Thank you for your comments. The modular approach does sound interesting, and I’d be interested in any approach that fosters community development. In terms of SNMP-monitoring, there is a whole lot out there to be monitored, so a collaborative development process would certainly be a noble goal. I suppose there is some balance to be found in terms of determining those classes and subcomponents that are reusable, and those that are vendor or product specific. Would you care to share more about your approach – the general architecture, what classes are defined, etc? The Cisco MP was a learning process for me, implementing some capabilities of the OpsMgr SNMP implementation that were new to me as well as tackling some relatively difficult monitoring implementations. Cisco device monitoring was a great starting point for this as Cisco devices provide a pretty consistent and wholly contained silo of hardware and OS objects, but a modular approach could certainly have its benefits. I’m sure many revisions will be made to that MP in the future, and if a modular approach looks to be more viable, I certainly have no opposition to pursuing that direction.

      Thanks again for your comments, and please feel free to share whatever details about your development efforts that you are comfortable with sharing.

      • Dan Nichols says:

        Hi Kris,

        I too am exploring the capabilities of OpsMgr with SNMP and your Cisco MP has broadened my understanding. I am not a developer but have authored MPs to provide bespoke monitoring requirements for my customers.

        When I get some more time I will continue to develop the MPs that I have started and see how viable my approach looks, I have only really scratched the surface and it may turn out to be a no-thru-road that I am headed down!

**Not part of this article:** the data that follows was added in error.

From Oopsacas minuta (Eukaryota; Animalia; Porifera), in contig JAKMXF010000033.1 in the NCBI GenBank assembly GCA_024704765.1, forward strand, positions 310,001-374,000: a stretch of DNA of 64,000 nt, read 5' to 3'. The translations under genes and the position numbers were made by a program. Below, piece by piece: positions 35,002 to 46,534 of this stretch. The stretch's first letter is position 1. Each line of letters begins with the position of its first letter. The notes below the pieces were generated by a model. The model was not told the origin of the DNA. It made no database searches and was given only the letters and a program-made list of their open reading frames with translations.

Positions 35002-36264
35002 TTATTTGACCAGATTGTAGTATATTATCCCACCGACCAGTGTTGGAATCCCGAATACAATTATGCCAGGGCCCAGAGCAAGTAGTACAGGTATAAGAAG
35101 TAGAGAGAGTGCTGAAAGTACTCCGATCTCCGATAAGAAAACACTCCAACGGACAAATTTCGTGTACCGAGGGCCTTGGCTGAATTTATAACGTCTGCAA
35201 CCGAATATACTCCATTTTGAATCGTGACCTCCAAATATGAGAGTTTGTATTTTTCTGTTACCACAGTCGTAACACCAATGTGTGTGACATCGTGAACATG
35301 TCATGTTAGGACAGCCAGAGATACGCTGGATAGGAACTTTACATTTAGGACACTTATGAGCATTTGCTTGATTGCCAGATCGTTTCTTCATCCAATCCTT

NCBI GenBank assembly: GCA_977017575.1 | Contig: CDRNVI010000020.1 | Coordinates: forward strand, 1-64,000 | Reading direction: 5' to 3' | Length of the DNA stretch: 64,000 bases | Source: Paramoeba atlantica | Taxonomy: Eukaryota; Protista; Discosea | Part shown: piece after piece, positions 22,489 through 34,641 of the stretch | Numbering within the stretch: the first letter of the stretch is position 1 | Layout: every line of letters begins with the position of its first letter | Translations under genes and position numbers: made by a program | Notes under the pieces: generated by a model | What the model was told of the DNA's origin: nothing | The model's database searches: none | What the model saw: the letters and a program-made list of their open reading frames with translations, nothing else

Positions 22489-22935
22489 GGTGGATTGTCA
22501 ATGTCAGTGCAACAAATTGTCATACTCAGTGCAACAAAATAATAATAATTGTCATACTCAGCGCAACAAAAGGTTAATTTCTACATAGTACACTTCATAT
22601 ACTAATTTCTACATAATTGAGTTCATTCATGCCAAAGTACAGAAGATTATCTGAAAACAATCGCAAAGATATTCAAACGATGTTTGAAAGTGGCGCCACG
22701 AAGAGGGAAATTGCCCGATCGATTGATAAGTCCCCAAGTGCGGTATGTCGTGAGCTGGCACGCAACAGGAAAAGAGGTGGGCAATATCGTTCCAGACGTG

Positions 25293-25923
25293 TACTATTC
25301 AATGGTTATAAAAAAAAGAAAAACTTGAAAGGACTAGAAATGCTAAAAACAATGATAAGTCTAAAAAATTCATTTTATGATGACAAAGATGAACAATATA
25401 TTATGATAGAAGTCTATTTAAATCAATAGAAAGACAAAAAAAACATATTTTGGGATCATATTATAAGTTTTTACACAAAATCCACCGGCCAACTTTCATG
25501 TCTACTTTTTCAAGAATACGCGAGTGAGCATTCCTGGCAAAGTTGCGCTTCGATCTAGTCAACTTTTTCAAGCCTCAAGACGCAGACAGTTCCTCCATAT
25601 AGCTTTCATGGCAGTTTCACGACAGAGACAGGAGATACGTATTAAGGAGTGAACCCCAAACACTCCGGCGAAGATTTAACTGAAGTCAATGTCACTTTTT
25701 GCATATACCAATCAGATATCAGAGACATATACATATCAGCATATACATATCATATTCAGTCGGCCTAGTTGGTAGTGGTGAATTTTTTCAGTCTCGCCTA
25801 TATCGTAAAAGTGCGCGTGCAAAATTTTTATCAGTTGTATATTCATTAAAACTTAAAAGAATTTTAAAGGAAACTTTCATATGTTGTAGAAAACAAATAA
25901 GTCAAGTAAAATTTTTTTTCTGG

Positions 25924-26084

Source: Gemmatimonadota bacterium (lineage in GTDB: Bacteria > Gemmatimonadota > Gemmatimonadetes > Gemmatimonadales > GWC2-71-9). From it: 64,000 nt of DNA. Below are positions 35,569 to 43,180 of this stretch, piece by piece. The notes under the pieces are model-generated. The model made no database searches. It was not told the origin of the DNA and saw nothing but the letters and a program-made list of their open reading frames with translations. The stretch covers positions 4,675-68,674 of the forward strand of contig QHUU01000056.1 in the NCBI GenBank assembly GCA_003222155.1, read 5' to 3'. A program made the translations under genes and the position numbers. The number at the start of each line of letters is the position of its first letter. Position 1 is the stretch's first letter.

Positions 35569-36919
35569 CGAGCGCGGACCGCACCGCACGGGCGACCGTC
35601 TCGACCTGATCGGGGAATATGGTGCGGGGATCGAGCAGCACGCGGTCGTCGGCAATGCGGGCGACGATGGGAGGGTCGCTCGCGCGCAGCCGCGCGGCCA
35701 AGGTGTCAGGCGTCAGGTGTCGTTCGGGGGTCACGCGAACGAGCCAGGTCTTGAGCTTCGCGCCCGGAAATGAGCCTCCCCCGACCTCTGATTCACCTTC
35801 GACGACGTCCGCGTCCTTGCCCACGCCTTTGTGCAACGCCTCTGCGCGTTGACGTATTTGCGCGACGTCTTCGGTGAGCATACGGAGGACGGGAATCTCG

I would hope that your work will encourage some MP or SNMP experts to speak out and perhaps suggest how if/how this approach could best be applied.

    • Kristopher Bash says:

      It seems to me that there would be a few ways to approach this with more modularity. One way would be to just create a sealed management pack which contains reusable data source definitions (which would have instance settings and snmpvarbinds passed to them as configuration items) to be reused in other MPs. Another option would be to go a bit more complex and define universal classes (e.g. power supply, chassis, network interface) much like some of the objects in the System libraries, and attempt to expose flexible discoveries. And lastly, another approach would be to identify the nearly universal SNMP tables (ifTable, hrStorage, etc) that would be used widely by many SNMP implementations and put them in a universal SNMP MP and have vendor/implementation specific monitoring in different MPs.

      Do one of these methods align with what you had in mind? What do you think is the best approach?

  2. Alexey says:


    We use this MP for SCOM.
    But this MP dont discover network interface whith type 131 (tunnel) 😦
    Can you give some reomendation how we can do it?

    • Kirill says:

      Alexey, do you resolve this issue? Kris, it’s very actual problem to monitor tunnel interfaces on cisco devices. Could you give some recomedation?

  3. Amro says:

    How can i move the switch to the cisco container?
    I can see my switch in Network Devices but i cant see the switch in Cisco container.
    Can you help me please?

  4. Arek says:


    I have created my own MP based on this article but I’m strugling with second discovery to get Interfaces property. I created a probe with $Config/Index$ as variable but I don’t know how to configure mapper in this case to discover correct IfDescription for each object in the class.

Leave a Reply

Fill in your details below or click an icon to log in: Logo

You are commenting using your account. Log Out / Change )

Twitter picture

You are commenting using your Twitter account. Log Out / Change )

Facebook photo

You are commenting using your Facebook account. Log Out / Change )

Google+ photo

You are commenting using your Google+ account. Log Out / Change )

Connecting to %s

%d bloggers like this: